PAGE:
Engineers at the Massachusetts Institute of Technology (MIT) say that they have created nano-scale carbon tubes that can act like a sensor to detect cancer drugs and other DNA-damaging agents inside living cells.
The researchers say that such sensors can prove helpful in detecting chemotherapy drugs as well as environmental toxins and free radicals that damage DNA.
Advertisement"We've made a sensor that can be placed in living cells, healthy or malignant, and actually detect several different classes of molecules that damage DNA," Nature magazine quoted Michael Strano, associate professor of chemical engineering, as saying.
The study's authors point out that many chemotherapy drugs are very powerful DNA disruptors and can cause serious side effects, which is why it is important to make sure that they reach their intended targets.
According to them, tiny carbon nanotube sensors may help ensure that chemotherapy drugs are effectively battling tumours.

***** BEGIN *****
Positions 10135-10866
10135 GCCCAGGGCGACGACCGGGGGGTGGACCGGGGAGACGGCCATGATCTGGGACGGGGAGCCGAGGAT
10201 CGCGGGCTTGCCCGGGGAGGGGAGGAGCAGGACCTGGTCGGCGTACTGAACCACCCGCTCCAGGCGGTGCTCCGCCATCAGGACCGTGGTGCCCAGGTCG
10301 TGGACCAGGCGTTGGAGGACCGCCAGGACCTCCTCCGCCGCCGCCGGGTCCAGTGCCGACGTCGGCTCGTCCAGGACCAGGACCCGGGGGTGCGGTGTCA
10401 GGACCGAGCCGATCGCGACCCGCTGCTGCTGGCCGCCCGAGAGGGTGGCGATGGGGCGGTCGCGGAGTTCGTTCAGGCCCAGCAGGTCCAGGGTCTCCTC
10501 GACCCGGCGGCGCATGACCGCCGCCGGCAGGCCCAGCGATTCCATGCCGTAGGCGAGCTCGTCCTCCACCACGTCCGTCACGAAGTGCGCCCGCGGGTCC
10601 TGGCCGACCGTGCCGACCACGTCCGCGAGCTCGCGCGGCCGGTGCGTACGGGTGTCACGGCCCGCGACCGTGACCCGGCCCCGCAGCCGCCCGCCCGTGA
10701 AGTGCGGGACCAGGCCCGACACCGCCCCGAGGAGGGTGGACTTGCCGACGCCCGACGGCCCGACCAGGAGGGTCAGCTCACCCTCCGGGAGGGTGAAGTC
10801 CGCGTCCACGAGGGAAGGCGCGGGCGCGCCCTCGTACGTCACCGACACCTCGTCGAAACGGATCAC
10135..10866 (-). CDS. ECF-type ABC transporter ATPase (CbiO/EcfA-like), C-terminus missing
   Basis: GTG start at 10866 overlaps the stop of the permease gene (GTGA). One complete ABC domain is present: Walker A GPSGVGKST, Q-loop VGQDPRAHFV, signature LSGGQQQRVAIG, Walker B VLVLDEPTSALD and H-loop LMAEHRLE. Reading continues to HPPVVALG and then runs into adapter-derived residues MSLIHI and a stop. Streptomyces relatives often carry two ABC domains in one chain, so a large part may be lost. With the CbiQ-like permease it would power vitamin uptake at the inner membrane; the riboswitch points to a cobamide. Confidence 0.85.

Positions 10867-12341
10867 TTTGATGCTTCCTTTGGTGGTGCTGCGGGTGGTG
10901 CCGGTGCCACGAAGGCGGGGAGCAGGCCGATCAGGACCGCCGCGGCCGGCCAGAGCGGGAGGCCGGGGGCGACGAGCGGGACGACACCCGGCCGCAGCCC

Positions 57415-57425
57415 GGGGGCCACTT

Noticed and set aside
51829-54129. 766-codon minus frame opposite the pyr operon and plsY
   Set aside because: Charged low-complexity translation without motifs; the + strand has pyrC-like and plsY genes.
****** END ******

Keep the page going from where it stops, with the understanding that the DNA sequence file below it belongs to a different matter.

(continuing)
"You could figure out not only where the drugs are, but whether a drug is active or not," said Daniel Heller, a graduate student in chemical engineering and lead author of the paper.
The authors have revealed that the novel technology takes advantage of the fact that carbon nanotubes fluoresce in near-infrared light.
They say that each nanotube is coated with DNA, which binds to DNA-damaging agents present in the cell.
The interaction between the DNA and DNA disruptor changes the intensity and/or wavelength of the fluorescent light emitted by the nanotube, they add.
The various signatures produced by the agents can be used to identify them.
"We can differentiate between different types of molecules depending on how they interact," Strano said.
What makes these nanotube sensors safe for injection in living cells is the fact that they are coated in DNA.
The researchers have revealed that their future studies will use the sensors to study the effects of various antioxidants, such as the compounds in green tea, and learn how to more effectively use toxic chemotherapy drugs.
A research article on this work has been published in the online edition of Nature Nanotechnology.
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